WASHINGTON, Dec. 25 (UPI) -- The U.S. Senate Intelligence Committee denies a congressman's claim that military analysts identified the hijackers before the Sept. 11, 2001 terrorist strikes.
A summery of the committee's investigation obtained by the Los Angeles Times said claims that military analysts identified hijacker Mohamed Atta or his colleagues before the 2001 attack are false, the newspaper said Monday.
The findings contradict statements made by Rep. Curt Weldon, R-Pa., and some U.S. military officers that a program known as Able Danger identified Atta as a member of an al-Qaida cell in New York but the information was ignored by U.S. national security officials, including then-national security adviser Stephen J. Hadley.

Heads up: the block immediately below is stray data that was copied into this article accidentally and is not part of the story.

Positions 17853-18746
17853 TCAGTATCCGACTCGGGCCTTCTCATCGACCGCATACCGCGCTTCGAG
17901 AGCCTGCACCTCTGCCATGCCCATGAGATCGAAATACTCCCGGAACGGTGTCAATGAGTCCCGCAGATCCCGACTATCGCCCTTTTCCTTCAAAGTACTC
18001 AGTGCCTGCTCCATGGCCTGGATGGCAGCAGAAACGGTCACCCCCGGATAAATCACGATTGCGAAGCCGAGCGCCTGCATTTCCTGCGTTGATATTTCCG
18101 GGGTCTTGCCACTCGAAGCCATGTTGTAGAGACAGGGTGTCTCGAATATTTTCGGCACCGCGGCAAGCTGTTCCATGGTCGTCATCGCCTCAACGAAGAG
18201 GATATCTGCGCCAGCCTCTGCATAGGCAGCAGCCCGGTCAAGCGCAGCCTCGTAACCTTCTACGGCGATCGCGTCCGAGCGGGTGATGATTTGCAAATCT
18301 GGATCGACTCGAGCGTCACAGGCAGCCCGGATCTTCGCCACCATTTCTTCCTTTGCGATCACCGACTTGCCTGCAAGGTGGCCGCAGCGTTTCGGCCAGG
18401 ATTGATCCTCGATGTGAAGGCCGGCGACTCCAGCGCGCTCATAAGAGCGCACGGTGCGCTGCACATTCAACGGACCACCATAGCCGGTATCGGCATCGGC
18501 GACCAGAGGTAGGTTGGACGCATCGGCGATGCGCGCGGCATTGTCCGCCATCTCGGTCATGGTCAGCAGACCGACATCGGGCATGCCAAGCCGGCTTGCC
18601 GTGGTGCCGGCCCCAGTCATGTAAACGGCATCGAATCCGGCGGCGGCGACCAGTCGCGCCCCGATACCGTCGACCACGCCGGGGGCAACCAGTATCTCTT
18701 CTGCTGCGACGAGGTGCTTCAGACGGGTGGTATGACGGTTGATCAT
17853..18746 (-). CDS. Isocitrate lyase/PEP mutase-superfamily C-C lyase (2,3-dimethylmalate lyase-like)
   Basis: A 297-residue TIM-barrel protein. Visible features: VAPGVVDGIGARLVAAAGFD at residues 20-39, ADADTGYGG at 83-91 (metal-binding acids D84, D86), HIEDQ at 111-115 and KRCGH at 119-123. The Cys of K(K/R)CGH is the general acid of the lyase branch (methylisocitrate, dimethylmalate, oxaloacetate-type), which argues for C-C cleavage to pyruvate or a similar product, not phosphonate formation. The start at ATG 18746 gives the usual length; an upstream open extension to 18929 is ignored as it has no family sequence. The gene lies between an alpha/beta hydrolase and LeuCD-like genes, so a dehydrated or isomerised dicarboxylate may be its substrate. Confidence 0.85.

"Able Danger did not identify Mohammed Atta or any other 9/11 hijacker at any time prior to Sept. 11, 2001," top ranking Republicans and Democrats said in an eight-page letter to panel members after a 16-month investigation.
The committee said some terror suspects identified by the program may have resembled Atta, and the program's "chart contained names of al-Qaida associates that sound like Atta, as well as numerous variations of the common Arab name Mohamed."